NEW YORK (Reuters Health) - In a study, girls in advanced mathematics classes said they thought they were worse at math than boys who were in basic math classes.
"Boys believed they were better than their grades actually are, while girls believed they were worse than their grades actually are," study author Dr. Pamela Davis-Kean of the University of Michigan in Ann Arbor told Reuters Health.
Furthermore, despite girls' report cards, parents tended to believe that girls have to work harder at math than do sons.
These early influences may discourage many capable girls from entering careers in math and science, Davis-Kean said.
Starting early in school, the researchers found that girls overall received better grades than boys in school, and teachers generally said girls were stronger students than boys. However, even girls receiving excellent grades in advanced or honors math classes said they were worse at math than boys in basic math classes, receiving lower grades.
Girls also tended to say they worked harder at math than at English, but time diaries showed that girls logged more time working on language arts than on math.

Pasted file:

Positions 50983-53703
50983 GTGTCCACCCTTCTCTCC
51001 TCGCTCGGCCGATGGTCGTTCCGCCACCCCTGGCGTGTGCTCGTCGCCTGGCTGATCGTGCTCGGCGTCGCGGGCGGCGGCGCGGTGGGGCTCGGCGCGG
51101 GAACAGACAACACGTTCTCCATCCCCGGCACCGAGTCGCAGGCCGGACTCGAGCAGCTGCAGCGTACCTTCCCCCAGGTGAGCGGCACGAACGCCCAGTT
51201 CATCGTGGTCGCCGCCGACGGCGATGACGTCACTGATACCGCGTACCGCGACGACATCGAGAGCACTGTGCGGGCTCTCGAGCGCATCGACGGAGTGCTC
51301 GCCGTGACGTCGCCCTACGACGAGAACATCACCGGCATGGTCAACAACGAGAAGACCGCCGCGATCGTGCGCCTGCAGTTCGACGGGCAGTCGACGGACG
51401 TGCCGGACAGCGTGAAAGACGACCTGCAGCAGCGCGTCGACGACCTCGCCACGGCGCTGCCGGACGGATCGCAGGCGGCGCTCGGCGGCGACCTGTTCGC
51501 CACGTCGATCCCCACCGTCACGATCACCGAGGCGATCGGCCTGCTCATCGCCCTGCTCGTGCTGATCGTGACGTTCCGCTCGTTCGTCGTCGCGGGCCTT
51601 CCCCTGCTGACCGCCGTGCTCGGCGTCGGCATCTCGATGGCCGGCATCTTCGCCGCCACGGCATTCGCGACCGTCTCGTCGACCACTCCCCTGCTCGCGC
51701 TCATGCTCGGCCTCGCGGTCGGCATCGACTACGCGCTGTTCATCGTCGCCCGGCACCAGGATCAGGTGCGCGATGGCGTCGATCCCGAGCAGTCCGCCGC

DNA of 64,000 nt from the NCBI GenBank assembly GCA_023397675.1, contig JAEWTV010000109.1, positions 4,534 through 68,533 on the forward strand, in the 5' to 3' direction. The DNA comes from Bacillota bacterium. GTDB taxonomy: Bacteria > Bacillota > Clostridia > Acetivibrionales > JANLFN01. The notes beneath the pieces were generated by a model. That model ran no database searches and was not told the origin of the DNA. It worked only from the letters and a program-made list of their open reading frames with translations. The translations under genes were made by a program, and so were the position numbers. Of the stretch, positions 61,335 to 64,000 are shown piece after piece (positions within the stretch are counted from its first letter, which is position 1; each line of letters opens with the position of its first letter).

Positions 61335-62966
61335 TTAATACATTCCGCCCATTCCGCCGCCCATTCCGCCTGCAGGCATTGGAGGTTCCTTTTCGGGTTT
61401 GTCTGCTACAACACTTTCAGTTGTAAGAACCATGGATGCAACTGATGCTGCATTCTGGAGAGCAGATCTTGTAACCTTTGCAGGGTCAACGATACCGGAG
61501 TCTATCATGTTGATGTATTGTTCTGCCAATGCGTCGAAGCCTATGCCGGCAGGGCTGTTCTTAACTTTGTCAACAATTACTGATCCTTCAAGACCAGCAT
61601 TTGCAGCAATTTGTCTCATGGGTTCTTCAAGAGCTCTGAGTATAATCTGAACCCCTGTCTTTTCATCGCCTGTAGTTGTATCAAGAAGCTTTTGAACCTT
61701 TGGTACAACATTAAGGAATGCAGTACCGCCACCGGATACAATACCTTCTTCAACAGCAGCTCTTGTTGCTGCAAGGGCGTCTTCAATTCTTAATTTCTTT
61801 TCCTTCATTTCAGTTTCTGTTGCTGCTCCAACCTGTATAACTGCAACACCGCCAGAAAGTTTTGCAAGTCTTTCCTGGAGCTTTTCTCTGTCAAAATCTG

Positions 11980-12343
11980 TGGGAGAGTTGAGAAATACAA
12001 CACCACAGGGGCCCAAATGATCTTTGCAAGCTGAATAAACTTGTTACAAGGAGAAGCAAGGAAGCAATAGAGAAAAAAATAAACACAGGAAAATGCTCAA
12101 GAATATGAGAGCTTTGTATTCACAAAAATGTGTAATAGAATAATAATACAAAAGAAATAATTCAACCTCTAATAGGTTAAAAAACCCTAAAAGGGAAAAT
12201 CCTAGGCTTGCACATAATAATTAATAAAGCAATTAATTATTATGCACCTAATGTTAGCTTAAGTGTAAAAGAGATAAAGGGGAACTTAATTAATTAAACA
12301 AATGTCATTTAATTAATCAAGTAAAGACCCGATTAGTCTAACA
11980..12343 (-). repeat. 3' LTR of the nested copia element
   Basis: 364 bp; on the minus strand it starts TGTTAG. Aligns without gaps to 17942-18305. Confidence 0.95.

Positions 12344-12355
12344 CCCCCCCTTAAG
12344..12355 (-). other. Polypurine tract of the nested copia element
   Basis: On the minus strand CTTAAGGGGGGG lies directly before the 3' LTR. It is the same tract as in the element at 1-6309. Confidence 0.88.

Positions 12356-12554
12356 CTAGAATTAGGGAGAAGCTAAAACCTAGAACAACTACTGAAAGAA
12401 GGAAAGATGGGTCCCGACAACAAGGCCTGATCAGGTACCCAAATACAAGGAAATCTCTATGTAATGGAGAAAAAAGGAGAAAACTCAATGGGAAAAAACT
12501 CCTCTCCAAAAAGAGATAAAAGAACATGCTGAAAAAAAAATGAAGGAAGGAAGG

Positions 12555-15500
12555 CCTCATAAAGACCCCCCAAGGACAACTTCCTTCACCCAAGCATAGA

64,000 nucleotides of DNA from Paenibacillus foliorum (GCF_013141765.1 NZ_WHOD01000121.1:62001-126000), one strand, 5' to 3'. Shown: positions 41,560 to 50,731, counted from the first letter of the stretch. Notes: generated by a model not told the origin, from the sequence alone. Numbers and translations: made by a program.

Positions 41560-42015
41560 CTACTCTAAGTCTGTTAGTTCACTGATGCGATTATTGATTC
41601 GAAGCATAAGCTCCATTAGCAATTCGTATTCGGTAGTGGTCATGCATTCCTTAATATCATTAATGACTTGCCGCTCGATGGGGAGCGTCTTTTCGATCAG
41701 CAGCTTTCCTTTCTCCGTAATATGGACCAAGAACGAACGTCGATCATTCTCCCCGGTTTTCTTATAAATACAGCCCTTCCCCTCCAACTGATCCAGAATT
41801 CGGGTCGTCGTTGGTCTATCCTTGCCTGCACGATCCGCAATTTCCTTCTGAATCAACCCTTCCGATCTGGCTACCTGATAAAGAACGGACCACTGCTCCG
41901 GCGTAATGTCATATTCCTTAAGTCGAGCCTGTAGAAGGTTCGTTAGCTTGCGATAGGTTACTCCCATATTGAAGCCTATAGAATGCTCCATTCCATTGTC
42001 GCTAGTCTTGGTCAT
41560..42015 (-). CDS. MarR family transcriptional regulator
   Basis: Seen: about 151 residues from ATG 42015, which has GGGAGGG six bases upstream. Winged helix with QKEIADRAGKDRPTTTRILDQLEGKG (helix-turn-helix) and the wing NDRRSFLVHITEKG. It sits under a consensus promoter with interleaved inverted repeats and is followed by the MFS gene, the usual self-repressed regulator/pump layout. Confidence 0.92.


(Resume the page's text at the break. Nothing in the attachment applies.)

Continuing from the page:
Furthermore, parents of girls tended to say math was harder for their daughters than did parents of sons, and parents of daughters also believed their children had to work harder at math to do well.
Parents also tended to say they wanted their daughters to be happy in life, but wanted their sons to be successful.
These findings suggest that parents' expectations for their daughters may be discouraging them from math and engineering careers, the researcher said. Girls "may be getting steered away."
My mother is a high school math teacher. Her first major disappointment in life is when she was told she couldn't be an astronaut because she was a girl. Her second was when I showed very little aptitude for math or science. She was always convinced that if she had just tried a little harder, I could have been the astronaut she never got to be.